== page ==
Elika Dadsetan, Social Development Specialist, International Health and Epidemiology Research Center (IHERC), Director of Programs
The World Health Organization states: “There is no health without mental health,” which means that in terms of achieving healthy cities, mental health and other supplementary support elements are key. There are many factors for city planners, architects and others to contemplate regarding what a “mentally healthy” environment can look like and how to deliver it, and social-cultural, physical-built, and economic environments all come into play. These factors become particularly important in the context of supporting the mental health of refugees in the city.
Mental illnesses are on the rise, and we know that at least one in four people will experience some mental illness in their lives. These numbers are only magnified in communities experiencing distress across the board, such as refugees coming out of Syria. Although it is too soon to discuss impacts of these recent refugee crises, it is very likely that with the highest number of migrants in our modern history, we will see further increases in mental illness in these populations.
Due to the stigma and misconceptions around mental illness, people often do not receive adequate medical care. In low and middle-income countries, approximately 80% of people living with mental illness receive no mental health treatment at all, or they use traditional healers that may not deliver effective care. This means they have fewer opportunity to achieve good health, reducing their chances to become involved in projects that may be able to help them out of poverty, or at least be able to afford the health care they require, creating a further vicious circle of poverty and mental illness. Thus, we cannot ignore mental health as a key determinant of health in urban contexts. We have to include mental health as part of the discussions about how we can encourage “healthy cities” for the sake of children and adults alike. Taking into consideration what types of positive support systems are needed for refugee populations, and others living in poverty, is key to “city” planning.
Children's mental health can be particularly impacted by growing up in slums and refugee camps.
First, we know that poverty is inextricably linked with mental illness, and can create and maintain a vicious cycle. People who live in urban poverty are at particular risk of mental illness, and those who are mentally ill are at a greater risk of social discrimination and exclusion; without healthy support systems, these people are more likely to experience extreme poverty.
Syrian refugee siblings in front of their tent. In the background there’s a photo of a fancy house- the boy explained that this is their dream house. Photograph by Ralph Baydoun, World Vision Lebanon.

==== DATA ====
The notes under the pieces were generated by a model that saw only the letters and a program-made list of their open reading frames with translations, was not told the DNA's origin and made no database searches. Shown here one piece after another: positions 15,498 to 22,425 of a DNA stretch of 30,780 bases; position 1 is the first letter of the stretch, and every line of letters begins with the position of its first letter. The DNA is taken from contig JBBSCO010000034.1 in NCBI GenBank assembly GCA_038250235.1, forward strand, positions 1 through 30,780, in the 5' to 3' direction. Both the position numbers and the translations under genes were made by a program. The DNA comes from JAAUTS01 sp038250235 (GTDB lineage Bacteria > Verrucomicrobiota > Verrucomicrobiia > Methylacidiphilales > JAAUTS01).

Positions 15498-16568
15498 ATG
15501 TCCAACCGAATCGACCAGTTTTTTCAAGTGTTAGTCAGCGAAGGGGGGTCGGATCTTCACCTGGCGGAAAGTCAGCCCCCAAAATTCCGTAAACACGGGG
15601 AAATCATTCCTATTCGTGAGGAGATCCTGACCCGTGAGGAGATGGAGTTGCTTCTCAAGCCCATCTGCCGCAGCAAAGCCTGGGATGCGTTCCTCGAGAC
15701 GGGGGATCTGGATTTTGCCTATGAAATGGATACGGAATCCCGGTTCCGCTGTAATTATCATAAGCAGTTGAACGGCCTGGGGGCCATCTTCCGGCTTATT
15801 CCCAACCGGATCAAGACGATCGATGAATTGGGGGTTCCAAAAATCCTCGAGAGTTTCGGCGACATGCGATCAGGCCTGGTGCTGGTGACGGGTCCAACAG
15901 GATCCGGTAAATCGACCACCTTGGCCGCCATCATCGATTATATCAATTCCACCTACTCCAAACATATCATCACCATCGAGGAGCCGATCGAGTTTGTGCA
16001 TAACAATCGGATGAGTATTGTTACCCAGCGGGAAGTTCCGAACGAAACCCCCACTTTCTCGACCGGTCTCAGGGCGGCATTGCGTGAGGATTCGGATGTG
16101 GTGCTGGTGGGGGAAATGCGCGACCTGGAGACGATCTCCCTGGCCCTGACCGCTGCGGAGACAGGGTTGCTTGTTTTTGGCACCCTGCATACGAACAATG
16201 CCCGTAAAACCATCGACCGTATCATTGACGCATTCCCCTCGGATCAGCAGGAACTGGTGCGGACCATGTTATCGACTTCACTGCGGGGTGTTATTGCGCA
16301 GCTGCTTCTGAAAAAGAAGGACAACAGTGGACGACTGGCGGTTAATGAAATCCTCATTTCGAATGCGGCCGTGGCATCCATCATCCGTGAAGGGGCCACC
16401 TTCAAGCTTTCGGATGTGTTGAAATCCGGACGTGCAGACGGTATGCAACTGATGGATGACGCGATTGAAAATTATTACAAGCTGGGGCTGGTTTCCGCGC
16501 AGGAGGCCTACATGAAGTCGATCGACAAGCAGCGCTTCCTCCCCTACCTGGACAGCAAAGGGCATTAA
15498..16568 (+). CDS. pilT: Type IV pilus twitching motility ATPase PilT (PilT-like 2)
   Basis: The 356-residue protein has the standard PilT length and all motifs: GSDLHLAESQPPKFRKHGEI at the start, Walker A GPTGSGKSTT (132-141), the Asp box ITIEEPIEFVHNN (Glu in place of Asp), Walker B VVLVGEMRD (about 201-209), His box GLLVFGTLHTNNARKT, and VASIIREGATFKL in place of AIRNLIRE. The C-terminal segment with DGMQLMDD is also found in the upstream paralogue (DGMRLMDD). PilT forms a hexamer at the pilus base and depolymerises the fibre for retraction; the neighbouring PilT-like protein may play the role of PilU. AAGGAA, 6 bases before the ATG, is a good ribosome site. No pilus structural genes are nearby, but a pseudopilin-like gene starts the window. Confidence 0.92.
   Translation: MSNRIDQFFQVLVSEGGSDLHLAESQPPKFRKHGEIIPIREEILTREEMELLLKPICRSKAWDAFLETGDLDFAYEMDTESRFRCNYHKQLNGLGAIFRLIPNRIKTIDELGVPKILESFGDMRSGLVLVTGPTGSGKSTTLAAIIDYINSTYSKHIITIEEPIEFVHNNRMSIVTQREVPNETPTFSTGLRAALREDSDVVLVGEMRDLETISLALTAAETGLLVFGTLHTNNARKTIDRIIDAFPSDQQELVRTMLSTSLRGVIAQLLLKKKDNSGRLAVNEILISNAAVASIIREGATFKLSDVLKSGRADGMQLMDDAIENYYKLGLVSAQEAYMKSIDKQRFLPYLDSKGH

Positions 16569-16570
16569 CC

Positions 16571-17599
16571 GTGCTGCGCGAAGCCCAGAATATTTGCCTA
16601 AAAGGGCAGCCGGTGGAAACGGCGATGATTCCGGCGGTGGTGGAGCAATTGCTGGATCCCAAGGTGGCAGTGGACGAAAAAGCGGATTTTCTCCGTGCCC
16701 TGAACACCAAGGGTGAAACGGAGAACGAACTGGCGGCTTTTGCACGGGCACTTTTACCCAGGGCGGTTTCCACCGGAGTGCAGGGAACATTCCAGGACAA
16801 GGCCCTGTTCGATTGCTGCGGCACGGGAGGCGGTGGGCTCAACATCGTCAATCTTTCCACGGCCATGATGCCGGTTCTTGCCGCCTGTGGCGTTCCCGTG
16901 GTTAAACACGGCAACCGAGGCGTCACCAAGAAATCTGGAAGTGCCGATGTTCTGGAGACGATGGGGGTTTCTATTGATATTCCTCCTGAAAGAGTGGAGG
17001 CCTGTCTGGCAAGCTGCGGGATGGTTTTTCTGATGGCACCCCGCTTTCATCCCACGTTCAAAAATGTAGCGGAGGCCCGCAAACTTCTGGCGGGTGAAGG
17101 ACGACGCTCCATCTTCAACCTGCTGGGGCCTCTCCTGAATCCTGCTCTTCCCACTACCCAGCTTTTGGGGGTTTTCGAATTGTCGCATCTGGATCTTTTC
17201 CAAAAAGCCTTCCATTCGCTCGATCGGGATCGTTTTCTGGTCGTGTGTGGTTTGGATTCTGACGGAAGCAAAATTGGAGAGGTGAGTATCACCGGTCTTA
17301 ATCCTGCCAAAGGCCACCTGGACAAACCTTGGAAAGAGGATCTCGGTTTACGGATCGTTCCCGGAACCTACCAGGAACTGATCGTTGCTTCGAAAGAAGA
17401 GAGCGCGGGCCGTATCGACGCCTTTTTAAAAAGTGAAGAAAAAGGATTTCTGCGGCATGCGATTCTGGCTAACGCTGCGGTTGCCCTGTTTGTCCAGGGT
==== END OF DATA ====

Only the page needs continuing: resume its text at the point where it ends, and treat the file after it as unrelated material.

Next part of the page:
Living in cities increases the risk of developing certain mental illnesses, and for refugees living in urban poverty, these risks are often exacerbated because their living environments are often inherently stressful. For example, we know that children may have increased exposure to domestic and sexual violence, they may be more likely to worry about economic hardships, including child labor and child marriage, and children in these settings may experience greater levels of neglect or lack of parental engagement, since parents often have to spend time away from the home to earn money. We also see greater social isolation in urban slums, including refugee camps - both informal tented settlements or otherwise, and as such, increased risks for children to become involved in substance abuse, violence, sexual exploitation, and other risky behaviors and experiences. Furthermore, these children's adult caregivers are also at increased risk of developing mental illnesses - and this is a further risk factor for children's mental health. We know that suicide is amongst the top three causes of death for those of child-bearing age (15-44 year olds). The old “village” life that refugee children may be used to - and the care associated with it - may not be as prominent in their new lives.
Pictures of Syrian refugees during winter season in Lebanon. Photograph by Ralph Baydoun, World Vision Lebanon.
Stress is, of course, a normal brain response to threat - but when it occurs constantly, stress can cause the structure of the brain to change. Research has shown that the amygdala (an area of the brain that regulates emotions like anxiety and fear) shows higher activation levels in healthy individuals living in large cities than in healthy counterparts living in rural regions. Our brains start developing before we are born and continue up through the age of 23 or 24, so consistent stress associated with living in urban areas may literally alter young people's brain structure, which may lead to increased stress levels, anxiety, life-long hyperactivity, and greater vulnerability to various adult mental illnesses. Children with higher stress or childhood disorders are also less likely to do well at school, which affects their education and work opportunities. This challenge is magnified for refugee children, at least half of whom are out of school (at least 3.4 million refugee children), which causes further challenges, particularly when they are required to work instead, or get married at a young age.
Strategies for designing living environments that promote good mental health for refugees